Forbes delivered elegant accounts of more than a dozen of the band's favorites, including "Let's Never Stop Falling in Love" (which, like much of Pink Martini's music, she co-wrote with Lauderdale) and the swooning, heartfelt "Amado Mio," as well as new pieces like the 1934 song "Tempo Perdido," from the band's upcoming album -- tentatively scheduled for release in February.

Forbes has a fine, velvety voice, and though she may not yet have the richness and dramatic power of a great cabaret singer, she made up for it Thursday with style, sliding from sultry ballads into whispery Japanese melodies without a trace of effort. Throughout, she radiated a kind of femme-fatale-in-training charm -- the girl next door who's not quite sure how she ended up onstage but is going to make like a vamp anyway.

For all the sophistication of the music, there was an agreeably homespun atmosphere to Pink Martini's stage show. Pianist Lauderdale (as chic as could be in a short-sleeve shirt, bow tie and platinum-dyed hair) played with his back to the audience and only rarely displayed his virtuosity, giving the spotlight to the other band members -- with spectacular results. Cellist Pansy Chang's solo in the dark Croatian song "U Plavu Zoru" was pure dark honey, moody and evocative, while Gavin Bondy on trumpet, Robert Taylor on trombone and Dan Faehnle on guitar kept things storming through hard-driving tunes like "¿Donde Estas, Yolanda?" and "Una Notte a Napoli."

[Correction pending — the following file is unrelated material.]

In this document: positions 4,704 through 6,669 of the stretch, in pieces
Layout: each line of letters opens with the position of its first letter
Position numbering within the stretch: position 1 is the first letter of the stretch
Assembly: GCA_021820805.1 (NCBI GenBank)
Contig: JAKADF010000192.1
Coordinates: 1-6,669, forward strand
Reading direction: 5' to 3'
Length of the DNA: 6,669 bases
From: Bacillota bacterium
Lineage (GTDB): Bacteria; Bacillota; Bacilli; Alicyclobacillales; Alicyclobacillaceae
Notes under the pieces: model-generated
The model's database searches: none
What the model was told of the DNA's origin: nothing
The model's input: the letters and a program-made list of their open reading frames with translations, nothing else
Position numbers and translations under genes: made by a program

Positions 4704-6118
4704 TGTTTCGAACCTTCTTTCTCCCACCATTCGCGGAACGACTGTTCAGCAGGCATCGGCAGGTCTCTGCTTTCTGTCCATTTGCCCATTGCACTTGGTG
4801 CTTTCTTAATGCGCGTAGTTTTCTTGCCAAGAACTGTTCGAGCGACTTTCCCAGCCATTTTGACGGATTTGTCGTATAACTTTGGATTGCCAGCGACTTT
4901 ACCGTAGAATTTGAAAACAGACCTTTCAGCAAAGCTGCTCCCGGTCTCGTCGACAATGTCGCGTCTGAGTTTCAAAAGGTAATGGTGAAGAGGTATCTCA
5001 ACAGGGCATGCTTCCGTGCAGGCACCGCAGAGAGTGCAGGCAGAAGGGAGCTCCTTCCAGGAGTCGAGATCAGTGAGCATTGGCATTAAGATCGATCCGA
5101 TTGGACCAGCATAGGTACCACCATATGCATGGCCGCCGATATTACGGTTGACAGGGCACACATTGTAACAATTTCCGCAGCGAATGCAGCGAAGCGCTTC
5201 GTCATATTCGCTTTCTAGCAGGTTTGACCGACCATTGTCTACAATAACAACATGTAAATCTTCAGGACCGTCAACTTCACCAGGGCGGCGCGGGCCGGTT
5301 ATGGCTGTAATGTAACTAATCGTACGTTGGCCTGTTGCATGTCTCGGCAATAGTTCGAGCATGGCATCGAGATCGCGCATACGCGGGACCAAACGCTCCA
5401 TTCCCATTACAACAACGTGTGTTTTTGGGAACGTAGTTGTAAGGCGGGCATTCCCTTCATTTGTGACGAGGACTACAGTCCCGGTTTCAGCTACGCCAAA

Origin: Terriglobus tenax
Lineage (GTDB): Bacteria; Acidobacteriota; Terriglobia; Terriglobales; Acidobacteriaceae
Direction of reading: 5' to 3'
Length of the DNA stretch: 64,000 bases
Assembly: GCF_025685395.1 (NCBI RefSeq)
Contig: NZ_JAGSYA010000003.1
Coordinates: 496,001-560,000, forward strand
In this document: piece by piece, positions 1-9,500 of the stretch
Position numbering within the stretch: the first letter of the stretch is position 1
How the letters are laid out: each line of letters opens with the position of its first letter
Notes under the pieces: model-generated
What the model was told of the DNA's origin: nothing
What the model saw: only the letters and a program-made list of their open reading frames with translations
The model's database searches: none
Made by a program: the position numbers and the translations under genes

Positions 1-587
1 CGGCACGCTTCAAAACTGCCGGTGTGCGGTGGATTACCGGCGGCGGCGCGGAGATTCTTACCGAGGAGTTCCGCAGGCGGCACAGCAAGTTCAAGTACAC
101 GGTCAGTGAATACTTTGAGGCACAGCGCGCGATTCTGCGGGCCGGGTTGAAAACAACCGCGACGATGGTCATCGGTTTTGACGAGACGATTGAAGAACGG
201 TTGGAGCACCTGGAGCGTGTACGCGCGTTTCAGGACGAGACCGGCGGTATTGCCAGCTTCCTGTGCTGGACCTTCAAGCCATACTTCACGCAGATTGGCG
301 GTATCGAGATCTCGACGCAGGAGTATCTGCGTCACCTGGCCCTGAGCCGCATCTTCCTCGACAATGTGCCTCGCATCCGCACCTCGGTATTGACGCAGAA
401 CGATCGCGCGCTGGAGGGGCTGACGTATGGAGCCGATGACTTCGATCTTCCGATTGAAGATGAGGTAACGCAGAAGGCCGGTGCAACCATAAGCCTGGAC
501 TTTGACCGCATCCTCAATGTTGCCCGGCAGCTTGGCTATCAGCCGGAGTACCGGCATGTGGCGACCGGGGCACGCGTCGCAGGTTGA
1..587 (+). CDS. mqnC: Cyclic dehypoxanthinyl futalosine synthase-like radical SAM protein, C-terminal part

By James Wilderhancock
Lauderdale and Forbes believe the diversity of the band's members is at the heart of Pink Martini's musical eclecticism.

"It's really a result of the number of people in the band, who all come from different backgrounds, from classical to jazz to Brazilian to Cuban," Forbes said in a phone conversation from Cleveland last week, where the band was performing at the Museum of Art.

Both she and Lauderdale grew up in multicultural families -- she's partly African American, while Lauderdale (who calls himself a "mystery Asian") is one of four racially diverse adopted children.